As someone that's worked in and out of ad agencies in Los Angeles in my former “career”, I know that creating an emotional moment correlates to memorability - which is what the ad is obviously trying to do. A major American auto manufacturer and their advertising agency they hired to make the spot is saying here’s a product to be sold by the powerful words and the historic Legacy of somebody that was very un-corporate military industrial expansion of the machine, on the front lines of fighting against the status quo. MLK’s work was not just about racism but a higher moral message about social injustice. Saying other lines like “A nation which continues year after year to spend more money on military defense (which is really military offense) than programs of social uplift, is approaching spiritual death". So Dr. King got it. He knew a few things and his spirit is why he has been shown to have been on the right side of recent history and why words spoken by him are just a pertinent and powerful 50 years later. Oftentimes old words are reused a new especially if they are words of substance and depth that philosophically can stand the test of time. Much of what MLK said during his life absolutely aligns with that way of being and one can say that using or reusing these words in a new context whatever that contacts maybe, it allows people access to those original words said when they may not have otherwise ever heard them. And his message of a new definition of greatness is to not look up to those at the top of hierarchies as great. Instead, those who are in service to others are truly the greatest because they are not concerned with ego expansion and ladder climbing but instead everyday people who help one another in life. So hooray to that re-defining of the term in the grammar/logic/rhetoric since.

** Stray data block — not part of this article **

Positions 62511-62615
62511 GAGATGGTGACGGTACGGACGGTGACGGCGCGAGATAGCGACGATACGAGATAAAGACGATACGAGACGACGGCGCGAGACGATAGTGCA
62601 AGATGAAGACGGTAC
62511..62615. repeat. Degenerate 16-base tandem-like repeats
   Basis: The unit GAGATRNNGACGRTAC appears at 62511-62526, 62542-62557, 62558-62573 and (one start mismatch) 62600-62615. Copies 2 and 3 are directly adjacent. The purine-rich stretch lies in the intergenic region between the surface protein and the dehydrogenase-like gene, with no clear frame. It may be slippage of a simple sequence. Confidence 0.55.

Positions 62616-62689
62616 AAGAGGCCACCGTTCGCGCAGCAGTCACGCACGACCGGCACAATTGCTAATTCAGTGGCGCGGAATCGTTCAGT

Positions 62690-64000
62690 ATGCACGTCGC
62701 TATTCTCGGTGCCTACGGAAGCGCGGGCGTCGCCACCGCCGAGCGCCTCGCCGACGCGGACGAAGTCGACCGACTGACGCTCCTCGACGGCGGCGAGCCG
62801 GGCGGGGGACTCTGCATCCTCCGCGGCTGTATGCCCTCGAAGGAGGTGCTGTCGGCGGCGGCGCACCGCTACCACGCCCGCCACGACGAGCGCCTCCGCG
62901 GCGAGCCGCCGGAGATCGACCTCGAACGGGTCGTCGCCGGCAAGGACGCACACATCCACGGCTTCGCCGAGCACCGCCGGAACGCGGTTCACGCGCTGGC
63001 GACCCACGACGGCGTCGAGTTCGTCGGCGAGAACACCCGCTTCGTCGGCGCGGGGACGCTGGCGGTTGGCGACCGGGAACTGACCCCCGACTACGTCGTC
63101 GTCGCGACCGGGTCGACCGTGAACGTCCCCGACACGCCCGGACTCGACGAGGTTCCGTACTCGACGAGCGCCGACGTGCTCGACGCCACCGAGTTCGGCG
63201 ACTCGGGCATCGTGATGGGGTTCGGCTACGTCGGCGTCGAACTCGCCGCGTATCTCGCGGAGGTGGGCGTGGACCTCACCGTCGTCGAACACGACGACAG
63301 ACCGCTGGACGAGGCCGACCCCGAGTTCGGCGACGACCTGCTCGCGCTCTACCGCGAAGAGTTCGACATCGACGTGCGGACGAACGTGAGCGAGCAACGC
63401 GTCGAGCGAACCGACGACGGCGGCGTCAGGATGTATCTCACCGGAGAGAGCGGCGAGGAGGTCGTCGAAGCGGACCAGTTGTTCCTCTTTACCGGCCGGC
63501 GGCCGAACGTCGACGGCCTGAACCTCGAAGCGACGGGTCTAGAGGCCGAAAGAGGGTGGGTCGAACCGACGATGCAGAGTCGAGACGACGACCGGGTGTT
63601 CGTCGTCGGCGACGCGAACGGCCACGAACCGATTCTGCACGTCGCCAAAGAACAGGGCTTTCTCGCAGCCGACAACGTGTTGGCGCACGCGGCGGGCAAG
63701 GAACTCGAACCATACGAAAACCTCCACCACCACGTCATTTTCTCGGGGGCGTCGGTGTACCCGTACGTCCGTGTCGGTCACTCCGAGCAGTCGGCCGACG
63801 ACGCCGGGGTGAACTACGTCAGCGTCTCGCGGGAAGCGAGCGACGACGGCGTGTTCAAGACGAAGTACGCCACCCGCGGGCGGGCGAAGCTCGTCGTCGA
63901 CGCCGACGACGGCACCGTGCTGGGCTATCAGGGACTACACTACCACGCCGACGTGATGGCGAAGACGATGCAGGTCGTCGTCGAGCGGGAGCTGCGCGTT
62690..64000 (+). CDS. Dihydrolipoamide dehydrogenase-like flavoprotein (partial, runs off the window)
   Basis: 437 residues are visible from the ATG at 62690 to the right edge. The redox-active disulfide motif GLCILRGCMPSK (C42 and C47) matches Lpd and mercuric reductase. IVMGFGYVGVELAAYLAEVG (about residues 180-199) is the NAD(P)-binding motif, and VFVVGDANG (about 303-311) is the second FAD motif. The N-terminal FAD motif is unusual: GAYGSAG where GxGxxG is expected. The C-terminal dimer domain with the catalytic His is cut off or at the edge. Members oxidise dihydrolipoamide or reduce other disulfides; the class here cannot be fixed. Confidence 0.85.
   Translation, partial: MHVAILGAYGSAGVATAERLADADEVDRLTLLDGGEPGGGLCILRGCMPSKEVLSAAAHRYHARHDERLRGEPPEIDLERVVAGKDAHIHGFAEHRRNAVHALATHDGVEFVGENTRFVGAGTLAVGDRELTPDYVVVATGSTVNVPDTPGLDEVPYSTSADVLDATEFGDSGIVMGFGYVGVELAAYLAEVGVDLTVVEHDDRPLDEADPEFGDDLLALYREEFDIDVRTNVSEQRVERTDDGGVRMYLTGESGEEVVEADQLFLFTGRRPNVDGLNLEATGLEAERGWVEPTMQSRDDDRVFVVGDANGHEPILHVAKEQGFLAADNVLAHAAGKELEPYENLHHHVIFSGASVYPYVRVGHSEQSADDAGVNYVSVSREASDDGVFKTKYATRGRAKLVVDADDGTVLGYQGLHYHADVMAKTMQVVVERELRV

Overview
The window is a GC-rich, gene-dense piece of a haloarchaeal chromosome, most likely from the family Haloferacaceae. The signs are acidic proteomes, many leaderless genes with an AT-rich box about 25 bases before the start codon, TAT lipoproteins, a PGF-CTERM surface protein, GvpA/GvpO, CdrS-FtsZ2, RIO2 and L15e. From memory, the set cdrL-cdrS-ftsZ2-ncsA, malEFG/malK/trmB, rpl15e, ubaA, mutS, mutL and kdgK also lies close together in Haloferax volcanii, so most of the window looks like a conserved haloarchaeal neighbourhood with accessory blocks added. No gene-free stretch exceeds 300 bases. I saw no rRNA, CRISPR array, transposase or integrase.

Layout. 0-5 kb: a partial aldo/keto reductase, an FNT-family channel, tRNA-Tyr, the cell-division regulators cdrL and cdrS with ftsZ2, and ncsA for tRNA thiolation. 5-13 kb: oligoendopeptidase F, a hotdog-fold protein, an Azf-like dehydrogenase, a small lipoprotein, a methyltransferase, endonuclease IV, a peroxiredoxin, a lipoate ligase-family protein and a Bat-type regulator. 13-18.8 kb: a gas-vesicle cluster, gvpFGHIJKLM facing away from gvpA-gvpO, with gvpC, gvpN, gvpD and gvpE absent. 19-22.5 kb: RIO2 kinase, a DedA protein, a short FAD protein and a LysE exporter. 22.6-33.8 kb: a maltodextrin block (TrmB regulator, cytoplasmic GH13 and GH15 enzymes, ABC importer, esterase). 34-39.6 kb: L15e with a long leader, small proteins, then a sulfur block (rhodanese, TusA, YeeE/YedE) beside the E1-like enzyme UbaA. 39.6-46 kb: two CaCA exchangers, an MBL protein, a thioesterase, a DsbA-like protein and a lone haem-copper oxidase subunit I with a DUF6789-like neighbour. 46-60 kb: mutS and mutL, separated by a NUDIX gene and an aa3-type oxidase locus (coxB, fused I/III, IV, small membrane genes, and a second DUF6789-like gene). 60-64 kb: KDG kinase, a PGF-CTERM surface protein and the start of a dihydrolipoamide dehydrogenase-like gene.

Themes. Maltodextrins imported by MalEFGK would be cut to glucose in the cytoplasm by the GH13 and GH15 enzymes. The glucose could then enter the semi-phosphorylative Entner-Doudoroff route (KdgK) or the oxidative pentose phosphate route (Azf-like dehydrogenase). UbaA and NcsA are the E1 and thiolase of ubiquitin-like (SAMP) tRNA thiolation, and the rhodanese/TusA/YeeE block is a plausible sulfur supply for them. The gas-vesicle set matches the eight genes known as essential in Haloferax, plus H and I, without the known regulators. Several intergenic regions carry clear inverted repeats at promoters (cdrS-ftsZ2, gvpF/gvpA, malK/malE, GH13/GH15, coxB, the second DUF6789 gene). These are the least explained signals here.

This ad is very obviously polarizing in their use of Dr. King. The message being said is the most important part of the spot though and the attempt is to portrayed the message in slice of life America moments. I actually interpret Dodge/Chrysler's thoughts on the spot to say that the truck is meant to be at your service, America, as an American car manufacturer. But this spot aside, a great ad does serve multiple boxes and should be memorable. I always do see a disconnect in advertising these days that may achieve those things but then have little to no correlation with the product. So any final logo could be put on at the end whether or not you even remember it. Marketing ploys are a good example of why one could look at these things and acknowledge them as the light weight fluff that they are purely to sell a product, but at the same time there is a lot of artwork put into quite brilliant advertising and it can be a way for people to make profits off their skill set when those options aren't otherwise necessarily available. So the debate about the spot rages on.

Let’s not forget another beautiful philosophical soul who’s passed on who words also strongly live onto today, Bill hicks said that If you work in marketing or advertising you should seriously consider killing yourself. Which I find hilarious and I recently played for a marketing major and the conversation didn't go to well. That’s a bit harsh of course, but the underlying message is spot on, so maybe instead of suicide, if you work in advertising a job change would be in order? That will help the world by having the entire marketing + advertising cacophony which tries to get Larval puppet people sitting in front of the televisions to buy crap they don't need to recede into the shadows of time. Via an economy that not based on milimiliarism and consumerism but more freedom, security, transparency, prosperity for all. Themes King was an advocate of. A soul generated by love.